When a team member finds a better way to do something, it’s important to share and document that information to keep everybody on the same page. Your people shouldn’t feel like they need to hide any changes they make to the process.
Expecting the documentation to be perfect
If you have not been documenting everything from the beginning, starting now when your company is growing and spreading across multiple locations can seem daunting. Don’t think that your documentation has to be perfect from the start. Start with smaller, easier to complete tasks so you can figure out your process for process documentation. As you get more familiar with your documentation process, you will feel more comfortable tackling some of your more complex business processes.
Lacking faith in the documentation
While your process documentation doesn’t need to be perfect from the start, it still needs to be accurate. Some of your remote team members might rely exclusively on the documentation to learn processes. It can be really frustrating if steps are incomplete or poorly written. Employees will stay away from the documentation if the perception is that it’s incorrect. You need to create and promote accurate, dependable documentation.
How to document a process step by step
It’s more than just sitting at the keyboard and writing a series of steps. Your documentation will be better and more complete if you take some time to think about what should go into it and where you will get process information.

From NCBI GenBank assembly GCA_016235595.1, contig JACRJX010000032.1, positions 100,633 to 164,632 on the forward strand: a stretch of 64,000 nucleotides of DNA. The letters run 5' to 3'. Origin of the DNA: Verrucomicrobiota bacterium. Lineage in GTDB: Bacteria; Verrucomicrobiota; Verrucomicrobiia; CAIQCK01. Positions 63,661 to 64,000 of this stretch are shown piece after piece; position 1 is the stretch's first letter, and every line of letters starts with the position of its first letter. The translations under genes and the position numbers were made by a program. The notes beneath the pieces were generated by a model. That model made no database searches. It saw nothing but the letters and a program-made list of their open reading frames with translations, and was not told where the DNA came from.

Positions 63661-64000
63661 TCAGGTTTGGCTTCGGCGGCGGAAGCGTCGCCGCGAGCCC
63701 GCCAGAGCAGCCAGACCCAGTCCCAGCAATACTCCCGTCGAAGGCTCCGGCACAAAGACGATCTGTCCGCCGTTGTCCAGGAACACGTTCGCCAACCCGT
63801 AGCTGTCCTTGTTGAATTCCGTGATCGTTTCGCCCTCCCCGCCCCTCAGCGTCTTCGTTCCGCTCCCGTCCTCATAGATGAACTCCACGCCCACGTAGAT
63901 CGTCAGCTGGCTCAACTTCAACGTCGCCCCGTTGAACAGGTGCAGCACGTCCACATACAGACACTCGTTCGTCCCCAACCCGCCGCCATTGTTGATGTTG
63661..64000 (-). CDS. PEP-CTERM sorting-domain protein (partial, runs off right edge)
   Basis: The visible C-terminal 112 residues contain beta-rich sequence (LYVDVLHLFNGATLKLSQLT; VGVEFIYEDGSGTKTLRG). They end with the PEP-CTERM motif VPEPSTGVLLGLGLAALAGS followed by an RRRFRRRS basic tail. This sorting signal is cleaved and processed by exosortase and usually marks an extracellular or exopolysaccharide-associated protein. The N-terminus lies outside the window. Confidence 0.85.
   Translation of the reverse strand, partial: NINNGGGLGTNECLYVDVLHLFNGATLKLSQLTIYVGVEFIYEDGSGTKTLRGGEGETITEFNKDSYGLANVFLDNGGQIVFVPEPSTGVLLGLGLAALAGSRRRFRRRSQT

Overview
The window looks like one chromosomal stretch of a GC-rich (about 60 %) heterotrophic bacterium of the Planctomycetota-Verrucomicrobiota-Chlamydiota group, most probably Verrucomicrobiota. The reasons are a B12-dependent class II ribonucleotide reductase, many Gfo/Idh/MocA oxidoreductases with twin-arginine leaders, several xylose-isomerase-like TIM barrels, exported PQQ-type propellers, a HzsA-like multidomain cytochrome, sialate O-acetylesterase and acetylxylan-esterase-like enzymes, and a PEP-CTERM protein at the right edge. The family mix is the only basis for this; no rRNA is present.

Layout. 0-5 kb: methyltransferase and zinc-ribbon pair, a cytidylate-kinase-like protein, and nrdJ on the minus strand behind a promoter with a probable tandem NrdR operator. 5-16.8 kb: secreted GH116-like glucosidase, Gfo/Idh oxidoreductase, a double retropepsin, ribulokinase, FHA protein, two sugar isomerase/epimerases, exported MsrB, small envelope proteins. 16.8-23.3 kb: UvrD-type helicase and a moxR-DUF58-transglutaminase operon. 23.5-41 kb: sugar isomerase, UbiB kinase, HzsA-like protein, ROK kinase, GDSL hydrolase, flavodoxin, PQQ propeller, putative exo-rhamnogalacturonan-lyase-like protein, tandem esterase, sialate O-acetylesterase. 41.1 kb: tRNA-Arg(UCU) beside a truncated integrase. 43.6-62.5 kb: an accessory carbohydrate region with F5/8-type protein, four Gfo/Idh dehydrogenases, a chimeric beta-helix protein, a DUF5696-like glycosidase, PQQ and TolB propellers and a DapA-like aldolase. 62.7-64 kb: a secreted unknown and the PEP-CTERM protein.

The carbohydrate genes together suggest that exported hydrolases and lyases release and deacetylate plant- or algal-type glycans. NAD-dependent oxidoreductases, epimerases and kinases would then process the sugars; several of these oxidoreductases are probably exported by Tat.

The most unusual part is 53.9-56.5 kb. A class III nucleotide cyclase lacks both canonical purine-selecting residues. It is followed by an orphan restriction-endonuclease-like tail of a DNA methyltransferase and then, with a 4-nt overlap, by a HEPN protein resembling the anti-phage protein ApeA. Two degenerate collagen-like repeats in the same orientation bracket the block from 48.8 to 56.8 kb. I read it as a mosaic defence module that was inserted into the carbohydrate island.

As with any process, these steps are not set in stone. These are only suggestions to help you get started. You will define and modify your documentation process as you go.
Step 1: Identify the process
Determine which process you want to document. Define its purpose, how it benefits your organization, and how it aligns with corporate goals.
Step 2: Define the scope
Provide a brief description of the process. Determine what is in the process and what is not in the process. Define the process starting and ending points.
Step 3: Define your audience
Understand who will be using this documentation. What do they need to know? Don’t use acronyms excessively because new employees might not be familiar with them. Be detailed enough that the average person can complete the process whether they are new to the company or have been there a while.